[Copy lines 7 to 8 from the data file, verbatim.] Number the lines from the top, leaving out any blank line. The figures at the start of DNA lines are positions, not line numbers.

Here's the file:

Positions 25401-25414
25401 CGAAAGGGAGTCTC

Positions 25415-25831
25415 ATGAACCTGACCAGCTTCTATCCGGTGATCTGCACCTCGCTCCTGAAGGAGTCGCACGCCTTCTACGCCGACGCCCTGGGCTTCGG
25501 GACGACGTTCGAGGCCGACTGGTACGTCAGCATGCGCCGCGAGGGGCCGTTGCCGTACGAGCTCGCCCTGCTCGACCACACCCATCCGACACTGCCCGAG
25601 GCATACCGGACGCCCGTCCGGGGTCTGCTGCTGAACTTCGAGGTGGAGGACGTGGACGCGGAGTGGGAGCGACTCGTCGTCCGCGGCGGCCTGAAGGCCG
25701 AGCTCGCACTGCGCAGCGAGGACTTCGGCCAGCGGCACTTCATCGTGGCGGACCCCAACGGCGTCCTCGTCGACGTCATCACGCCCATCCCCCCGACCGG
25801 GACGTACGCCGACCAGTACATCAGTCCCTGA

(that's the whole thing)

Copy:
25701 AGCTCGCACTGCGCAGCGAGGACTTCGGCCAGCGGCACTTCATCGTGGCGGACCCCAACGGCGTCCTCGTCGACGTCATCACGCCCATCCCCCCGACCGG
25801 GACGTACGCCGACCAGTACATCAGTCCCTGA